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Roadside bomb kills 18 civilians in central Afghanistan

File picture shows policemen searching passengers at a checkpoint in Ghazni province, central Afghanistan on August 14, 2013
File picture for illustration shows policemen searching passengers at a checkpoint in Ghazni province, central Afghanistan on August 14, 2013

A roadside bomb on Sunday killed at least 18 civilians, mostly women, as they travelled by minibus to a wedding party in a volatile area of central Afghanistan, officials said.

The interior ministry said the blast occurred in Andar district of Ghazni province, where Taliban insurgents have a strong presence.

"The bomb hit a minibus civilian vehicle today at 4:30pm that was heading to attend a wedding party," a statement from the ministry said.

"In the attack, 14 women, three men and a child were martyred and five others were wounded... the ministry strongly condemns this brutal attack of the enemies of Afghanistan."

"Enemies of Afghanistan" is phrase used by Afghan officials to refer to the Taliban militia and other armed groups fighting against the US-backed Kabul government.

Mosa Khan Akbarzada, Ghazni provincial governor, confirmed the death toll to AFP, describing the attack as a "tragic incident".

He said no other details were immediately available from the area.

Roadside bombs are often planted by Taliban militants to target Afghan security forces and US-led NATO troops, but they often miss their intended targets and kill civilians.

There was no immediate comment from the Taliban, which normally denies involvement in attacks that cause civilian casualties.

Sunday's attack came as the Afghan government seeks a negotiated settlement ending the 12-year war, though any peace deal appears far off.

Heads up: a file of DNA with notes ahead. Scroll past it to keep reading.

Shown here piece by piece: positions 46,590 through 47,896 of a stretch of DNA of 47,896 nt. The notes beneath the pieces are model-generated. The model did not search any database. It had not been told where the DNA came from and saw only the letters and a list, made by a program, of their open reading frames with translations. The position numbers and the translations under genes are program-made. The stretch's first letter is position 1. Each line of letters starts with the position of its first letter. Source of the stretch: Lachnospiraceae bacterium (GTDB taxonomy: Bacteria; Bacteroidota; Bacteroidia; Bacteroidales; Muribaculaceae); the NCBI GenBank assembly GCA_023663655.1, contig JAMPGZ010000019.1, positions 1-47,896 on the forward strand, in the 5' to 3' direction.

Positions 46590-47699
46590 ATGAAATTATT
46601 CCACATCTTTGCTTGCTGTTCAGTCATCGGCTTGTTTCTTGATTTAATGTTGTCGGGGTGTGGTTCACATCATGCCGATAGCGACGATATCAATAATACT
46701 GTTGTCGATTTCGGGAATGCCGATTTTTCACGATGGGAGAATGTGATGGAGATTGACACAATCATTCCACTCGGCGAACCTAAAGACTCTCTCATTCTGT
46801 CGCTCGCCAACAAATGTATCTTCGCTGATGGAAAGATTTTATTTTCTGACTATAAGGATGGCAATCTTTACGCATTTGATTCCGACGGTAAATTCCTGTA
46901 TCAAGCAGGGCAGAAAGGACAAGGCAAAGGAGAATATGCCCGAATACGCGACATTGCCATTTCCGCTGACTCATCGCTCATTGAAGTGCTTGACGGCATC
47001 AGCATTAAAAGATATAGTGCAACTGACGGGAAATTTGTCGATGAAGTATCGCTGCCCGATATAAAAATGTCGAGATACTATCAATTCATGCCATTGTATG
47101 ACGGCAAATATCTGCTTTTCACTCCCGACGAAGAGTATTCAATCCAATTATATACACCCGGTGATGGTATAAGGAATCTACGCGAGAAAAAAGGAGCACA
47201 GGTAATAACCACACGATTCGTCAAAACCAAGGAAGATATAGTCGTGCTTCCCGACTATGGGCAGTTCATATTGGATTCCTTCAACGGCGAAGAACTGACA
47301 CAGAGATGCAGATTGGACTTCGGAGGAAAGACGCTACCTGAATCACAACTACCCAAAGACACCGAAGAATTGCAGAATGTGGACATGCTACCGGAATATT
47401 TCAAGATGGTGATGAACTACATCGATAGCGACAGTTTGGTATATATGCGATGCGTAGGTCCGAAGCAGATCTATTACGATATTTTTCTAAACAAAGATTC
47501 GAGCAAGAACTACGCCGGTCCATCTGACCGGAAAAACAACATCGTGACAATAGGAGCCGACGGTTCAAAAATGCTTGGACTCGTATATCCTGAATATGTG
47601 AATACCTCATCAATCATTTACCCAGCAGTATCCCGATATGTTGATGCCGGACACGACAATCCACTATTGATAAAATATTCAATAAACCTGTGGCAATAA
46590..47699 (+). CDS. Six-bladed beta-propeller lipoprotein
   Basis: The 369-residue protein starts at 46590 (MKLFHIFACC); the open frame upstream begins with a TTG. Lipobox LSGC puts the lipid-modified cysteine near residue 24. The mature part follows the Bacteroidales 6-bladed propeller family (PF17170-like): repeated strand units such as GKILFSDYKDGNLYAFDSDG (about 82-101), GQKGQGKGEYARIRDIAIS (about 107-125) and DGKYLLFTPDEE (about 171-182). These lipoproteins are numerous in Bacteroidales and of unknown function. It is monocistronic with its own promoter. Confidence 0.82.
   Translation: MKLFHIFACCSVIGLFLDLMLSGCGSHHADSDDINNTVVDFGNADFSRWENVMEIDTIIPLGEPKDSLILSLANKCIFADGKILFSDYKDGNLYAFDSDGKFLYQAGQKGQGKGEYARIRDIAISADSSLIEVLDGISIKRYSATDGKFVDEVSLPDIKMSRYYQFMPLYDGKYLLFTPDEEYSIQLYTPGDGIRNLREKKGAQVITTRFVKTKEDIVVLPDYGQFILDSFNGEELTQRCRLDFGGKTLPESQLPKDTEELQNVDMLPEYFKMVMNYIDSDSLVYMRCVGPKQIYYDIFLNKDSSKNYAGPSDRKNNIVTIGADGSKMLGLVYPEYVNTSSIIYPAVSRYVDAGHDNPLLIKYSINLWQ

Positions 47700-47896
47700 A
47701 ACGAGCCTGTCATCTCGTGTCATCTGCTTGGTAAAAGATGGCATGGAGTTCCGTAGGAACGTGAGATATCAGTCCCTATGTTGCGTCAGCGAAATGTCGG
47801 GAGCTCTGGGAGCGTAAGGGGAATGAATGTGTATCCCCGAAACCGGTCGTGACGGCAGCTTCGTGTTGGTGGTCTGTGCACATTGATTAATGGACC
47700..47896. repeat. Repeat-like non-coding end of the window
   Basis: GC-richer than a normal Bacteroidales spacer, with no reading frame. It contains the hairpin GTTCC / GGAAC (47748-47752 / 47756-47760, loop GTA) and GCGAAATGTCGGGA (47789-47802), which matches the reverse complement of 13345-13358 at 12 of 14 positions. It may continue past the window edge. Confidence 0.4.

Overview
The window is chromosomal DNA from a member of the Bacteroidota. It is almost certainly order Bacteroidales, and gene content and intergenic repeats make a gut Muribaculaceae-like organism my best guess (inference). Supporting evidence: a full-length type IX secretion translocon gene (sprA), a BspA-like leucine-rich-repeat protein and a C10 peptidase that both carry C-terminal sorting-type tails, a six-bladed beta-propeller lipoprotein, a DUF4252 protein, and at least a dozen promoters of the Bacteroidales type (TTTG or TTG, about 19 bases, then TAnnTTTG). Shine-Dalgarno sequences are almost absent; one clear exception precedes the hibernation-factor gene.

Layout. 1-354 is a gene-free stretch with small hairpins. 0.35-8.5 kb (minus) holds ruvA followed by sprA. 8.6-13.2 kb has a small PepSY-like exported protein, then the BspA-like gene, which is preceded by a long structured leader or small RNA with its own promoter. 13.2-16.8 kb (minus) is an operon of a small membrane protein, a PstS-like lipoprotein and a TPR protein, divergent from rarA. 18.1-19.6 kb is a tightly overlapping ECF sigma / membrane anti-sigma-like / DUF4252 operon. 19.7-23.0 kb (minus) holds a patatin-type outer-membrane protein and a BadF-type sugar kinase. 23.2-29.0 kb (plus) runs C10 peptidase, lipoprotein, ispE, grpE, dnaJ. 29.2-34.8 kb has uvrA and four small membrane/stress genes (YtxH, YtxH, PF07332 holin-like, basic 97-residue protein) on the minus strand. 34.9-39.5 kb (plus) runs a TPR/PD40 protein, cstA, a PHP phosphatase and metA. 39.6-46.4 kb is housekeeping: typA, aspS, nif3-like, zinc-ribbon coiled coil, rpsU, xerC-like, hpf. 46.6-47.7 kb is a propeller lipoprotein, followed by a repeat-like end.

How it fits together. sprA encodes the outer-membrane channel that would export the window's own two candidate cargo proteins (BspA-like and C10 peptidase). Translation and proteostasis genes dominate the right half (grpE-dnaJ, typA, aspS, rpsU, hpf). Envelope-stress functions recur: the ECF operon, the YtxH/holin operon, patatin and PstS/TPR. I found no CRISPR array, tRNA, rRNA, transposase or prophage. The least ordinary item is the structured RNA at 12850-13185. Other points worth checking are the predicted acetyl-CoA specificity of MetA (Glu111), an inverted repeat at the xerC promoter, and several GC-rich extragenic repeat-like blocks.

A presidential election is scheduled in April and the last of the 87,000 NATO combat troops deployed in Afghanistan will leave by December 2014, triggering fears that the country could face spiralling turmoil.

The Afghan military has been built from scratch since 2001 to thwart the Taliban, but it has struggled with high casualty rates, "insider attack" killings, mass desertions and equipment shortages.

On Saturday, an Afghan soldier shot and injured two NATO troops before being killed in a dispute at a flagship officer-training academy near Kabul that only opened a week ago.

As Afghan security forces take charge of security countrywide, violence has been on the increase.

More than 1,000 civilians were killed and around 2,000 others were injured in the first half of 2013, according to a UN report, a 23 percent increase from the same period last year.

In a bid to help foster peace efforts, President Hamid Karzai will meet with Pakistan Prime Minister Nawaz Sharif in London this week.

Pakistan was a key backer of the hardline 1996-2001 Taliban regime in Kabul and is believed to shelter some of the movement's top leaders.

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